|adoption day--looking pretty skinny and scruffy|
When I took my newly adopted dog home and introduced her to my wife, she (wife) was surprised (I hadn't told her) and delighted. Now we had to think of a name. Always a tough choice (well, sometimes a tough choice). She (dog) was clearly a Siberian mix, so that suggested a Russian name. We didn't agonize over it-- the name "Shauna," presented itself in my wife's mind, and though it doesn't sound Russian, she's good with names and it seemed to fit. And that was that. She was now Shauna, though she didn't know that yet.
Shauna showed her appreciation on that first day, by prying a board in the back fence loose and trotting happily away, down the drive. But we spotted her from the living room window, and recovered her before she reached the street. It was the first and last time she ever tried to take off on her own. Since then, in our present home, she has escaped from the back yard (she has a dog door leading from the kitchen to the back yard) a couple of times when we carelessly left the rear gate unlatched; but she only went around to the front porch and waited for us to return, sometimes hours later. We're being more careful now, though. Funny, for a dog that was originally picked up by Animal Control as a stray. I think it's because she gets out for a long walk or, more often, a long run, every evening after it cools off. Maybe she doesn't feel like she has to wander off in order to check out the neighborhood and beyond.
In my humble opinion, all dogs need to get out for a walk or run every day. By nature, they are travelers, a characteristic inherited from their ancestor, the wolf. Northern Gray Wolves cover a lot of ground every day, except when they're anchored to a den-- up to forty or fifty miles. According to renowned wolf researcher David Mech (The Wolf: The Ecology and Behavior of an Endangered Species), their movements mainly reflect hunting activity, although writer/naturalist Rick Bass (The Ninemile Wolves) believes that, in addition, they just like to explore, cover their territory checking for incursions from other wolves, and leaving fresh scent marks.
I've heard a lot of people say that they'd like to adopt a dog, but don't have much of a yard, especially for a larger dog. My view is that it doesn't matter much if they do have a big yard, since a dog will not exercise by herself, running laps or doing push-ups. They just find a nice spot and snooze all day. And even if you have a big place and play ball with them, it's just not a substitute for a good long walk or run. Don't get me wrong-- playtime is good. It's fun for both you and the dog (until your arm wears out before your dog does). It's just not traveling, checking out scent posts, meeting new people and dogs, getting used to everything you encounter when on the move. Dogs need both play time and travel time.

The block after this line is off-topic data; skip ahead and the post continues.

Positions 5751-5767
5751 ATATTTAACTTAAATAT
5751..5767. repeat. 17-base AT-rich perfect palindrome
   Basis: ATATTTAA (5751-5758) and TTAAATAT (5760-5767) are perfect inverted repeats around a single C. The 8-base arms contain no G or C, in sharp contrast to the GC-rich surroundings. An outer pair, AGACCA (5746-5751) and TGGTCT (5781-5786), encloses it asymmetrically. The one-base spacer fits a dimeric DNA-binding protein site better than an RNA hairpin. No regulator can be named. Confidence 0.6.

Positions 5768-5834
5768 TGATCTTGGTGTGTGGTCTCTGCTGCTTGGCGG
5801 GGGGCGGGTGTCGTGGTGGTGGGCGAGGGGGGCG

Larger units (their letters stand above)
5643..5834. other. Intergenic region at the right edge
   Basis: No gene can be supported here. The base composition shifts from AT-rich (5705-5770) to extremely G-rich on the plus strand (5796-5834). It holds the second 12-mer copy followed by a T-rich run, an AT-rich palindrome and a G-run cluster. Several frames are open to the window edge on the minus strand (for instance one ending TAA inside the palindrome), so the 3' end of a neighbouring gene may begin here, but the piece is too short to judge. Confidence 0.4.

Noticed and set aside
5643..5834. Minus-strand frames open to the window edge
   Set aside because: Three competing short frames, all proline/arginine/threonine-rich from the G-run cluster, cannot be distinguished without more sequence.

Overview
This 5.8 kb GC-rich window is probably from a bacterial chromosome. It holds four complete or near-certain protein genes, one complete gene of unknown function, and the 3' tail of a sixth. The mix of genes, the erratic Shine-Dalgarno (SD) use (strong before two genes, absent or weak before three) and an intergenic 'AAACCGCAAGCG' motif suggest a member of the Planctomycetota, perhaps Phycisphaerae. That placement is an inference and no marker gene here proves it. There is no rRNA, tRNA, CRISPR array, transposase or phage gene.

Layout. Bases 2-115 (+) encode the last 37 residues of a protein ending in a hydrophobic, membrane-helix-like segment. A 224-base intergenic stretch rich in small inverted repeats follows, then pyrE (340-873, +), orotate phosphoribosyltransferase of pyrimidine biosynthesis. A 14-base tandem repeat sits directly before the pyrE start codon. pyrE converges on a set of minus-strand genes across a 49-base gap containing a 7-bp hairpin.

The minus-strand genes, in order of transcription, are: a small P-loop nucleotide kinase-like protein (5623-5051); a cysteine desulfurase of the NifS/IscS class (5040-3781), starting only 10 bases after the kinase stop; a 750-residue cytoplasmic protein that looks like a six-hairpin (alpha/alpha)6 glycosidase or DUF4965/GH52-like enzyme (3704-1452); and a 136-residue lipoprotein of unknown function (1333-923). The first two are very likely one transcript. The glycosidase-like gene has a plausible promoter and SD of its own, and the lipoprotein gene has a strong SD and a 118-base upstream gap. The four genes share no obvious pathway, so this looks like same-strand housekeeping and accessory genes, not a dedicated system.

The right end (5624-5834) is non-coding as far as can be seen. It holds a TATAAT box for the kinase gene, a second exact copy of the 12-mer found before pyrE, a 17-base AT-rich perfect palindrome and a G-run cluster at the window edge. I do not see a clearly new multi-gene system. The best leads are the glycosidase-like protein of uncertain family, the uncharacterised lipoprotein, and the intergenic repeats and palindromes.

At first, Shauna saw a lot of new things when we were out: a woman walking with an umbrella, for example. When we passed the woman up, Shauna kept looking back over her shoulder, no doubt wondering whether that thing hovering over her was part of her or some other object. Or maybe just being cautious: "Hey, you never know when something like that might turn on you. Let's just keep an eye on it." After the first experience, she never again paid any attention to umbrellas. Gradually, she became used to everything: motorcycles racing past, kids on skateboards, a truck with a flapping tarp covering stuff in the bed, people on bicycles, and so on. She experienced all these things because at that time I had a manufacturing biz, and took her to work with me.So we went out in the evenings, in that busy industrial/commercial area of a nearby city. She even came to pay no attention at all to pedestrians, just looking straight ahead: "I've got a busy schedule and no time for small talk." Unless, of course, she became aware that someone was talking about her-- then her demeanor completely changed: wagging tail, smiles, softened facial muscles.
Daily exercise seems to be a sedative for Shauna. After returning home, she has her supper and lies down to rest. From there, it's off to sleep. She has several favorite places to sleep: in the kitchen, by the doorway leading to our bedroom (she won't enter the bedroom, because our one remaining kitty sleeps there, and she knows the cat is terrified of her-- more on this dog-cat relationship later); the dining room, by the large window; the sunroom (which is considered her room), and her favorite, the living room chair that we kept just for her when we replaced the matching sofa with a new sectional.
Warning to anyone thinking of adopting a dog with a thick two-layer coat: buy leather living room furniture. Otherwise, your chair or sofa will look like it's made of dog hair. Shauna's chair is in fact leather, but we have to cover the cushion with a large towel or bedsheet, because when she gets down, she likes to stretch her hind legs out behind her, and her nails scratch or even cut the leather.